S. Korea to lift regulations to boost exporters: Deputy PM

Government to relax loan rules for brokerages, simplify screening for chemical plants. The government plans to eliminate various regulations that hinder the development of new technologies and overseas expansion of local firms amid the recent economic uncertainties, South Korea’s top financial policymaker said Monday. It is proposed to allow overseas affiliates of securities companies to […]

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A photo taken on July 22, 2017 shows workers at the Chollima Steel Complex, south-west of Pyongyang. The Chollima Steel Complex has around 8,000 staff and is one of the biggest in North Korea, operating in a sector vital to the economy of the isolated, sanctions-hit country. The steel plant was first built in 1939 when Korea was a Japanese colony and occupying authorities concentrated industrial development in the northern part of the country, regarding the south as an agricultural breadbasket. / AFP PHOTO / Ed JONES / To go with NKorea-economy-diplomacy-steel, FOCUS by Sebastien Berger

October 15, 2019

Government to relax loan rules for brokerages, simplify screening for chemical plants.

The government plans to eliminate various regulations that hinder the development of new technologies and overseas expansion of local firms amid the recent economic uncertainties, South Korea’s top financial policymaker said Monday.

It is proposed to allow overseas affiliates of securities companies to take loans from Korean lenders, simplify the screening procedures for chemical facilities, and alleviate the authentication of certified industrial robots.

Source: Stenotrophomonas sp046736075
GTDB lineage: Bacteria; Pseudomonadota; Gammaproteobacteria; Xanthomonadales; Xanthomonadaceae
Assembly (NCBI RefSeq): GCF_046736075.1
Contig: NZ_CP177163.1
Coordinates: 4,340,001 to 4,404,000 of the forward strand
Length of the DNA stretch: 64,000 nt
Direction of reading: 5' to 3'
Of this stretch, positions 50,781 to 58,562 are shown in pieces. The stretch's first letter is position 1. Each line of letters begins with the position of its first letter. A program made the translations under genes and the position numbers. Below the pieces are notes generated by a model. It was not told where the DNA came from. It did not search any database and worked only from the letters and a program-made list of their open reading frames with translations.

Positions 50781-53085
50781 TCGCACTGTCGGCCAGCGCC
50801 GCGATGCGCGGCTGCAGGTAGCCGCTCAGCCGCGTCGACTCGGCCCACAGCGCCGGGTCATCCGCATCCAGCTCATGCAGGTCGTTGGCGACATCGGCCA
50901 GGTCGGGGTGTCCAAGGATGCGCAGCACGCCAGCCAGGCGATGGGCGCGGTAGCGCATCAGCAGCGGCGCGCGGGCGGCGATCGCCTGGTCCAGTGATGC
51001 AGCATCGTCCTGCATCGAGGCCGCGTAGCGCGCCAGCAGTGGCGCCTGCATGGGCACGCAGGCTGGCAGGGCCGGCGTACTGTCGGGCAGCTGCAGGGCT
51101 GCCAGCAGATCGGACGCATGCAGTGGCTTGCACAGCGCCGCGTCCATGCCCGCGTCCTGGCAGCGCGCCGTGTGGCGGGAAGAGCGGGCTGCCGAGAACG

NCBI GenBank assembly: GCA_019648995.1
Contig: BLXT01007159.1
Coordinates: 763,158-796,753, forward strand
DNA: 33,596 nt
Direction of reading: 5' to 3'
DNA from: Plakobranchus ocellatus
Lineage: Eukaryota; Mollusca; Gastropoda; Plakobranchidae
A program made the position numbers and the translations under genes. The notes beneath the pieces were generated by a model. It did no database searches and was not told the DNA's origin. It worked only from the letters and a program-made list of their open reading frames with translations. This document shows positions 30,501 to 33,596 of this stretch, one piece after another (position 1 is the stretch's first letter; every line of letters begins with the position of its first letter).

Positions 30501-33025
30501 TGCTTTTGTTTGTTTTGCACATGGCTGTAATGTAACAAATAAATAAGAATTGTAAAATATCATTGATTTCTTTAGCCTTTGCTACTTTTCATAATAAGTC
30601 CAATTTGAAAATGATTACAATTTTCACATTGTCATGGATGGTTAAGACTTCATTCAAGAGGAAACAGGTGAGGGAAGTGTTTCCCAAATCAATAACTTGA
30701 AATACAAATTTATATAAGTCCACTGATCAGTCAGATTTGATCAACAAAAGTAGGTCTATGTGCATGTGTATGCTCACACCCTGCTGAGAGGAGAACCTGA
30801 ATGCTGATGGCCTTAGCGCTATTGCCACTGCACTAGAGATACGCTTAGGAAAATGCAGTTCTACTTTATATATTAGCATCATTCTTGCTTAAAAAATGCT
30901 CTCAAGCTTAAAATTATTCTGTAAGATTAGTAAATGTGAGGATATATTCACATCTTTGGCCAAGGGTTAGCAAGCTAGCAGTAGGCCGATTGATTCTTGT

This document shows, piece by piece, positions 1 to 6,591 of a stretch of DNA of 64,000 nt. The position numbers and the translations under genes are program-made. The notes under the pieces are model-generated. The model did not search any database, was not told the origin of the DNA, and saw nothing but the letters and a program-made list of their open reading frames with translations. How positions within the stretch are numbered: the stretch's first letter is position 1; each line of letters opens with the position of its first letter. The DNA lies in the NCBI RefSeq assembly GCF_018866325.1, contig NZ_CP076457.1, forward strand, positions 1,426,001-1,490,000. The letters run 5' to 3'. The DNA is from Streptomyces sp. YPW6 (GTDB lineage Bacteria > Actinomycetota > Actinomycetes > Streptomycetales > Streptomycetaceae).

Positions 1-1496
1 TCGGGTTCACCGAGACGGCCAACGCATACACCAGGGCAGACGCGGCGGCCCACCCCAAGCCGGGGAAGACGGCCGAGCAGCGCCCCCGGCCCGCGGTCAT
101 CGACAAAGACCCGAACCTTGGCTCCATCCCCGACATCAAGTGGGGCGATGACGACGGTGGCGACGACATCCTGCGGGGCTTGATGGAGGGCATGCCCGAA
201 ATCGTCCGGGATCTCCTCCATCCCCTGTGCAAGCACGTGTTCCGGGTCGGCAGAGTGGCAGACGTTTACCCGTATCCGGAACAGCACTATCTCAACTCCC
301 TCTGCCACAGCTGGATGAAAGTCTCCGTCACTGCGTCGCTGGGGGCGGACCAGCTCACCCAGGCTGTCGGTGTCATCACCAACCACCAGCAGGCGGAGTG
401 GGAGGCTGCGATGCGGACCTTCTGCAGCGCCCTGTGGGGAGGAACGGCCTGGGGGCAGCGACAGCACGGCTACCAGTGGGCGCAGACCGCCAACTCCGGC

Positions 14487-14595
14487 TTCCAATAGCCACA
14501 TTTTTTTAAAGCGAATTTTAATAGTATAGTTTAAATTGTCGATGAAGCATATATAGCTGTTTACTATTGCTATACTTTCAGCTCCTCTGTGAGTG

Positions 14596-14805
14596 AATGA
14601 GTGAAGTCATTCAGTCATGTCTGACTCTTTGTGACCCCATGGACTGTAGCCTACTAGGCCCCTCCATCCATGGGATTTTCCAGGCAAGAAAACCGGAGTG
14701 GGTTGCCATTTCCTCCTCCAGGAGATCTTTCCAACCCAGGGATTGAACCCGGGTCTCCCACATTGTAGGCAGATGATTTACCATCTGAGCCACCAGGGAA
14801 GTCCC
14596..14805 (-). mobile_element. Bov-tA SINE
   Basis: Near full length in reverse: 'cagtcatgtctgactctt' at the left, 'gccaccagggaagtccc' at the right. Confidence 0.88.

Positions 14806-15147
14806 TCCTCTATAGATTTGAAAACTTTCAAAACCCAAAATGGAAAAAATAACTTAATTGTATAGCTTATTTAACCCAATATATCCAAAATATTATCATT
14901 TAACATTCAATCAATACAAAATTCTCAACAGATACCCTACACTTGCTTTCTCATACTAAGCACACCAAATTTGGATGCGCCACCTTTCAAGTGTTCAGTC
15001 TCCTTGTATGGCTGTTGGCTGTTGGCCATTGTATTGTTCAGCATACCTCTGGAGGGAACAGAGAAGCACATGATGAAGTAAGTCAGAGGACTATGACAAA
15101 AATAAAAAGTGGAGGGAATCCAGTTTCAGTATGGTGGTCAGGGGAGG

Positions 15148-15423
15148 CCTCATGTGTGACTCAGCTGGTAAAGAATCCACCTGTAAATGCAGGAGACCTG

“(The government) will lead the convergence of different industries through innovative ideas, while improving the outdated systems,” Deputy Prime Minister and Finance Minister Hong Nam-ki said in a ministerial meeting for innovative growth strategies.

The fiscal chief’s remarks came amid mounting concerns about the slowing trade momentum and gloomy outlook for the country’s economic growth pace this year.

Korea’s exports slipped 11.7 percent on-year to $44.7 billion in September, extending the on-year downtrend for the 10th consecutive month. Outbound shipments of semiconductors fell 31.5 percent on-year to $8.5 billion.

The major reasons for the sluggish trend are not only the prolonged slump of the memory chip business in general, but also external uncertainties such as the US-China trade spat and Japan’s trade curbs against Korea.

Seeking to support struggling exporters, the government vowed to establish a comprehensive digital platform to facilitate contracts, customs clearance and logistics procedures, Hong said.

“(The new platform) will provide transparent demand-based export information and link the data to marketing efforts,” he said.

“Companies will be able to gather all necessary data during all stages of their export procedures.”

Industrial robots which obtain safety certifications will be allowed to operate without additional notification or authentication processes, he said.

Also, the government will reduce the red tape for chemical facilities by consolidating several documentations, he added.

Based on these measures, a final plan will be drafted soon, the ministry said.

Meanwhile, the finance minister is scheduled to leave for Washington, DC on Tuesday to attend the annual meetings of the International Monetary Fund and the World Bank, as well as the G-20 ministerial summit, according to the Ministry of Economy and Finance.

“I will use this opportunity to meet with officials of global credit rating agencies such as Standard & Poor’s,” Hong said.

“While positively assessing the fundamentals of the Korean economy, I will also focus on providing back-up measures for the ongoing challenges.”

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